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D

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D album cover
01
It's Him!
3:22  
02
Burnished
2:36  
03
At The Farm
3:58  
04
Street Joy
3:36  
05
Anvil Everything
3:59  
06
River To Consider
5:00  
07
Drug
3:03  
08
Bess St.
3:39  
09
Is And Is And Is
3:45  
10
Keys
4:02  
Album Information

Total Tracks: 10   Total Length: 37:00

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eMusic Features

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Six Degrees of Kings of Leon’s Aha Shake Heartbreak

By Yancey Strickler, Contributor

It used to be easier to pretend that an album was its own perfectly self-contained artifact. The great records certainly feel that way. But albums are more permeable than solid, their motivations, executions and inspirations informed by, and often stolen from, their peers and forbearers. It all sounds awfully formal, but it's not. It's the very nature of music — of art, even. The Six Degrees features examine the relationships between classic records and five… more »

0

Six Degrees of Kings of Leon’s Aha Shake Heartbreak

By Yancey Strickler, Contributor

It used to be easier to pretend that an album was its own perfectly self-contained artifact. The great records certainly feel that way. But albums are more permeable than solid, their motivations, executions and inspirations informed by, and often stolen from, their peers and forbearers. It all sounds awfully formal, but it's not. It's the very nature of music — of art, even. The Six Degrees features examine the relationships between classic records and five… more »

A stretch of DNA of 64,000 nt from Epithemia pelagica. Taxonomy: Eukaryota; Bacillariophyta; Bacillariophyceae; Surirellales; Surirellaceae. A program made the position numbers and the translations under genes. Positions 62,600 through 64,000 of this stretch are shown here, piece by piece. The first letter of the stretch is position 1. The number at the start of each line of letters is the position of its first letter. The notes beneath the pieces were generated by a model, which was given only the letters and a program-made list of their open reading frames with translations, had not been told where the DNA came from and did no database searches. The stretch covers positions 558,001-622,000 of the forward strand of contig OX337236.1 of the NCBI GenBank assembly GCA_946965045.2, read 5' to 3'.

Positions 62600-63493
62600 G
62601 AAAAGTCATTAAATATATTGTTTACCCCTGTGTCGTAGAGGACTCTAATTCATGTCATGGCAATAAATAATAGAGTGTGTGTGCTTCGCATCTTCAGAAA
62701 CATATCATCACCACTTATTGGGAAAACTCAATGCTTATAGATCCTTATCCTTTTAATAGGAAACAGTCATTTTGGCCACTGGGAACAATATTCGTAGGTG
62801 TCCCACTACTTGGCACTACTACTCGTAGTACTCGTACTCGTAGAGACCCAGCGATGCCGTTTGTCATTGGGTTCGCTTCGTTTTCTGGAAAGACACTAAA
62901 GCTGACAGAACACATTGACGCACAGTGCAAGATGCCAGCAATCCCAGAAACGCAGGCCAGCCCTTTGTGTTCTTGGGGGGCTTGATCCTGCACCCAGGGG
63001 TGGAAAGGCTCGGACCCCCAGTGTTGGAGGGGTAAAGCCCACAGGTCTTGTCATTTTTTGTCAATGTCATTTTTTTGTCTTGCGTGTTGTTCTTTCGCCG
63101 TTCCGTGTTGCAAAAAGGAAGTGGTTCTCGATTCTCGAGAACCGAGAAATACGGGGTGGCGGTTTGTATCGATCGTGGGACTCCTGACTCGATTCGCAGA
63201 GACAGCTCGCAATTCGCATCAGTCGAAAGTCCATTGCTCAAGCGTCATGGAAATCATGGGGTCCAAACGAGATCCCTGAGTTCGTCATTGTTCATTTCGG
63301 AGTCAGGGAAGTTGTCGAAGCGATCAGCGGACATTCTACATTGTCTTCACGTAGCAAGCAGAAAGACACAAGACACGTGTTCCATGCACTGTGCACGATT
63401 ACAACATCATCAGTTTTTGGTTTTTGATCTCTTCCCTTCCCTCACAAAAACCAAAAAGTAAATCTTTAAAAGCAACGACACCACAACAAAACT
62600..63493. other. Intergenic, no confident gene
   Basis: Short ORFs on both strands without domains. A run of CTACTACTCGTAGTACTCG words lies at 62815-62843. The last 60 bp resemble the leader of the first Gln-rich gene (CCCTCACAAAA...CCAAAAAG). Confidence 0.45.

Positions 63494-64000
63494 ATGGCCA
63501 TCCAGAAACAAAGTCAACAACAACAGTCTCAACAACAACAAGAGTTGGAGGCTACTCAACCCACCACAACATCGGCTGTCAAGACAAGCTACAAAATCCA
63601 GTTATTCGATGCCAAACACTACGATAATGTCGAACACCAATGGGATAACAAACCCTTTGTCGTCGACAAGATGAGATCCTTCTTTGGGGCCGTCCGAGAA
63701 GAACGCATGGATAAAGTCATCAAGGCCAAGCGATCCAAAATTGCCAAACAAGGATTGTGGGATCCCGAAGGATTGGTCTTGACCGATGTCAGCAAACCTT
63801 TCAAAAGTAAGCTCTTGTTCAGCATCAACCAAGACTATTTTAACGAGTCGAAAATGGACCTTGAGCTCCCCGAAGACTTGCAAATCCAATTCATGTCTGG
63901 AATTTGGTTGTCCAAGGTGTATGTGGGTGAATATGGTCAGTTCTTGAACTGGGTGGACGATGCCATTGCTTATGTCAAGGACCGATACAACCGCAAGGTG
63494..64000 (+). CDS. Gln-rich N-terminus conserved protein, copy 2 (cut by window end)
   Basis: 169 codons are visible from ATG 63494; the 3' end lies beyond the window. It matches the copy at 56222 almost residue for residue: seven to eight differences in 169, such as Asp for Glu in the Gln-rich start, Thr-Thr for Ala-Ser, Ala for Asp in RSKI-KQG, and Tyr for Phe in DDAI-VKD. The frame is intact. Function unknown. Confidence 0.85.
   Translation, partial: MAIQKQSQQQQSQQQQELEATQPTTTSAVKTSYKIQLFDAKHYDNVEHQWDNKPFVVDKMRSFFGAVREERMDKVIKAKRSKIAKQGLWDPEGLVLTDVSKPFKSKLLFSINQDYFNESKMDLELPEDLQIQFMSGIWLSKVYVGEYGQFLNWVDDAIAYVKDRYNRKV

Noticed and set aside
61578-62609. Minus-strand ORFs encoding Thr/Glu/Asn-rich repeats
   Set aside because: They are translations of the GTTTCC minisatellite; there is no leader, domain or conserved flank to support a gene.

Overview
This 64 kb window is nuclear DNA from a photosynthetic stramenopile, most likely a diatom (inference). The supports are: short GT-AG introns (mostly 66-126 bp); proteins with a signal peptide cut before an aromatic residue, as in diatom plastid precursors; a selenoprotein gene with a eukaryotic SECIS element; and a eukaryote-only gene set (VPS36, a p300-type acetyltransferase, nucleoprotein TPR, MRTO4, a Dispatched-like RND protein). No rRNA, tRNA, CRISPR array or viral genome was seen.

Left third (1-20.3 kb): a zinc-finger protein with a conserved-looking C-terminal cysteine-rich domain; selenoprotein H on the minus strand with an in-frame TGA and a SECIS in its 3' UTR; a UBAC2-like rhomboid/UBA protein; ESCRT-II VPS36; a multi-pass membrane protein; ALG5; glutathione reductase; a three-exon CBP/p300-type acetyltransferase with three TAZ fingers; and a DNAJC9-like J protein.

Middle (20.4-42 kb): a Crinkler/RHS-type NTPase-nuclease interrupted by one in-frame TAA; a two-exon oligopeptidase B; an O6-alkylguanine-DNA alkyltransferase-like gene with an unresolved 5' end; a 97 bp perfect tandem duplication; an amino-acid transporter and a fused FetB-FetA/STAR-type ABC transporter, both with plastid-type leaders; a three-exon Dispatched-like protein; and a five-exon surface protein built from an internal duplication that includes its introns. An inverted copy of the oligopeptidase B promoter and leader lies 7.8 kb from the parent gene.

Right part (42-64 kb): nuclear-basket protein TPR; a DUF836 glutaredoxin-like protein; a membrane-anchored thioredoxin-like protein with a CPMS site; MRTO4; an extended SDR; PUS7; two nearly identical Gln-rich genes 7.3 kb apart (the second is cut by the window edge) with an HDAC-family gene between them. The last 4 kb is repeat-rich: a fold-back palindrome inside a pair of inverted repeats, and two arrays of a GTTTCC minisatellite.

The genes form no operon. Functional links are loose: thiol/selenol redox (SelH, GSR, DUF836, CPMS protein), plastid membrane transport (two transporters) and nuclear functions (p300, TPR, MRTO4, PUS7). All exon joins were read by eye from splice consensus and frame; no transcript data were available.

They Say All Music Guide

After Fits, White Denim made a few big changes. They expanded from a power trio to a four-piece with second guitarist Austin Jenkins, and then moved out of their studio/practice space, a Silver Bullet caravan on the outskirts of Austin where they recorded their first two albums. Thanks to the new duel guitar attack and increased studio tools at their disposal, D takes a new approach, with a warmer, acoustic spirit and a more expansive, swirly psychedelic style. Luckily, the added production value (and occasional flute solo or dreamy string arrangement) does nothing to water down the band’s muscular interplay. Bassist Steve Terebecki and drummer Josh Block are still at the top of their game as one of the most badass rhythm sections this side of Mitch Mitchell and Noel Redding, while Jenkins and James Petralli play off one another perfectly, intertwining jazzy guitar noodling, prog scales, and rock riffs. Despite the high level of playing and stretched interludes, the songs never feel busy just for the sake of being showy. Everything is tightly structured, and melodies are of the highest importance, especially in the album’s explosive single “Drug,” which blends a raw groove and Southern Americana slack along with Summer of Love lyrics. Since the band cooked up an excellent 12 songs in only a few weeks last year (which they made available as a free download titled the Last Day of Summer), it should come as no surprise that the laboriously constructed follow-up is a masterpiece. – Jason Lymangrover

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